You Get What You Ask For

In business, relationships, and in life, expect to get what you ask for and not more.

Some people will over-deliver and give you more than what you asked for. Consider that to be a bonus. But expecting people to deliver on something exactly “how I would do it” is a set-up for disappointment and frustration.  

You have a project meeting at work. Everyone on the project attends, and you are present to align on responsibility for each member of the team. Do you tell Scott that he is responsible for exactly these items on the task list without asking for the date by when you need it complete? Or, do you make the assumption that if you give him a general idea that he will understand your definition of “ASAP?”   

How well does that turn out on delivery date?  

And then, how are office relationships? Do you start thinking Scott is not up to task? Or is it that he doesn’t have a sense of urgency?  This is how we end up forming perceptions of others that can limit our performance. 

In relationships at work or at home, remember that assumptions remain in your own mind.  Explicit requests are spoken or written in detail. And most people will rise to the occasion if you give them the requirements and expectations.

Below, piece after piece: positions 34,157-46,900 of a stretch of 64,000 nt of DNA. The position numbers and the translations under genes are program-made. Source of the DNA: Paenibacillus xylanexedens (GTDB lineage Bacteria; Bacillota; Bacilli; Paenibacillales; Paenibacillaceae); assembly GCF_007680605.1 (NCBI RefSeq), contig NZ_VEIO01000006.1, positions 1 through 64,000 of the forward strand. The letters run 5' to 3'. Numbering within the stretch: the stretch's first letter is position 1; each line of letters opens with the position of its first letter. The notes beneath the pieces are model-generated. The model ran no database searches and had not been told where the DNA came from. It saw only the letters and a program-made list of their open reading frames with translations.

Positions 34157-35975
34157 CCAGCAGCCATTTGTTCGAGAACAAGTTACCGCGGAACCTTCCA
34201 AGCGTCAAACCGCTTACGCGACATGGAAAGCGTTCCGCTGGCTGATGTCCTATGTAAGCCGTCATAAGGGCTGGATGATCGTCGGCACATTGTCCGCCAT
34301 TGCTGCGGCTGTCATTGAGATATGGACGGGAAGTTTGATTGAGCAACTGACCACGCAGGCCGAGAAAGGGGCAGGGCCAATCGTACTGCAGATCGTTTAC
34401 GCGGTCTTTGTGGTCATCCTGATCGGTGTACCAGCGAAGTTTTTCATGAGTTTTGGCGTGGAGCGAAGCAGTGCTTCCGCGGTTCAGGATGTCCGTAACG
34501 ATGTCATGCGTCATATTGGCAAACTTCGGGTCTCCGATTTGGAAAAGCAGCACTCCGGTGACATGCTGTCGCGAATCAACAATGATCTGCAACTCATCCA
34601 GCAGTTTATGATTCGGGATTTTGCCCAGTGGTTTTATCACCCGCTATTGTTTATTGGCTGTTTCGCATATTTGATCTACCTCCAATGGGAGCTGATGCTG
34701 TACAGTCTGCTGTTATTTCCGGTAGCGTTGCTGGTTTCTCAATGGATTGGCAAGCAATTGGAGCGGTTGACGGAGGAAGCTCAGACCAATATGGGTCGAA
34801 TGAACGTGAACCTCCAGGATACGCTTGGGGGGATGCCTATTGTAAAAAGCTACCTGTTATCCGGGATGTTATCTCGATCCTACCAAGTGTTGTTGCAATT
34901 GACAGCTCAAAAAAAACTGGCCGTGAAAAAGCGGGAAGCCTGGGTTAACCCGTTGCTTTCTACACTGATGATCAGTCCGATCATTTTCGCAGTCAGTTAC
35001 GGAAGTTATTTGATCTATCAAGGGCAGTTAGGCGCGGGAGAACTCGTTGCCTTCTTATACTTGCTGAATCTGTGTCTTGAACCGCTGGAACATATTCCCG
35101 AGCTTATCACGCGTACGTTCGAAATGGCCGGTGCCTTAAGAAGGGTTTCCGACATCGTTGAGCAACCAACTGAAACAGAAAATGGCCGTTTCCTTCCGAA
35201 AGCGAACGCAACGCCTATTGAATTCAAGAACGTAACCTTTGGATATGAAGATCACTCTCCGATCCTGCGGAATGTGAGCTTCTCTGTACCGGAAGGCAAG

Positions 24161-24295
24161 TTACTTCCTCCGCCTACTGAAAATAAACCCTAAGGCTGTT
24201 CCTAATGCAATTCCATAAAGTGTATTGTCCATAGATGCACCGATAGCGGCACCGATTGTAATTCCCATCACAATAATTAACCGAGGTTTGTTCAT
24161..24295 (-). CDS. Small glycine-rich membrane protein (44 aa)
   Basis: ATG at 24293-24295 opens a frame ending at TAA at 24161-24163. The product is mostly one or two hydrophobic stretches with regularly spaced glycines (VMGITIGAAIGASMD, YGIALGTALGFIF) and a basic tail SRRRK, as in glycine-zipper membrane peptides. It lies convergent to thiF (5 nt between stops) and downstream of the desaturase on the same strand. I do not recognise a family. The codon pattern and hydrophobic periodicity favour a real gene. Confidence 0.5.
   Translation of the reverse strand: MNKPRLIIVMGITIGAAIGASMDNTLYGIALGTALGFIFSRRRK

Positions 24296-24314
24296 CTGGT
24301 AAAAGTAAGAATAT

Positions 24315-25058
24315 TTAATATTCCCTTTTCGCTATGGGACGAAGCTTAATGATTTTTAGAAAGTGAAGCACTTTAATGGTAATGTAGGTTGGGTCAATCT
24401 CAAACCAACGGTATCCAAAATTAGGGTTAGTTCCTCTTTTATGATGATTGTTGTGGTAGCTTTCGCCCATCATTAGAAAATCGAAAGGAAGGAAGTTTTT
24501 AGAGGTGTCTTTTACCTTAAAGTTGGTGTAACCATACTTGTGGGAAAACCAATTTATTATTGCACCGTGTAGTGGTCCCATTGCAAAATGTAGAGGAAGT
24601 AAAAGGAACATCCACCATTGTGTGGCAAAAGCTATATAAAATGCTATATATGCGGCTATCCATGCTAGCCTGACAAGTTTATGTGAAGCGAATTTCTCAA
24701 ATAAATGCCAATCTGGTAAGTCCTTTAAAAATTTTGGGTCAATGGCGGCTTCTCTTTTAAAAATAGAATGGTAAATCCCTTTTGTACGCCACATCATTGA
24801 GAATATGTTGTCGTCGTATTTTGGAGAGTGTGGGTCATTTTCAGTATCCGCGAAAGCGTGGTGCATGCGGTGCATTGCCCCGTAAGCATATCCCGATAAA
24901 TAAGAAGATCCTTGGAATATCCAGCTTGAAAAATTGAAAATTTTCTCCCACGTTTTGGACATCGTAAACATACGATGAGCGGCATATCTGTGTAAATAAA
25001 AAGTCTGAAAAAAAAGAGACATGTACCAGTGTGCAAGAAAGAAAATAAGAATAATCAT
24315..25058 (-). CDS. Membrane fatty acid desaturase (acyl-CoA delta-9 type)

What details could have been left out when you went over the project? Can you circle back and double check with the team? Can you give them permission to ask to fill in any blanks that have been left to assumption? 

With a few extra minutes of clearer, more focused direction, you just took a regular project to the next level, while empowering team members to bring a better product to the table. 

Fantastic employers and managers make this same mistake every day. What is helpful is having an outside set of eyes and ears recognize that level of communication and expectation. At Momentum Consulting, we act as that outside source that can view situations externally and objectively. We call them “blind spots,” and once revealed, they are often the catalyst to a major shift in collaboration, partnership and efficiency. 

If you’re not getting what you want, start paying attention to what you are asking for. The good news is, it’s up to you. 

All my best, 


Fundamental of the Week #15: BE ACCOUNTABLE FOR SETTING AND RECEIVING CLEAR EXPECTATIONS Make sure your expectations are clear and what people hear is what you are asking. Be clear about what’s expected of you.

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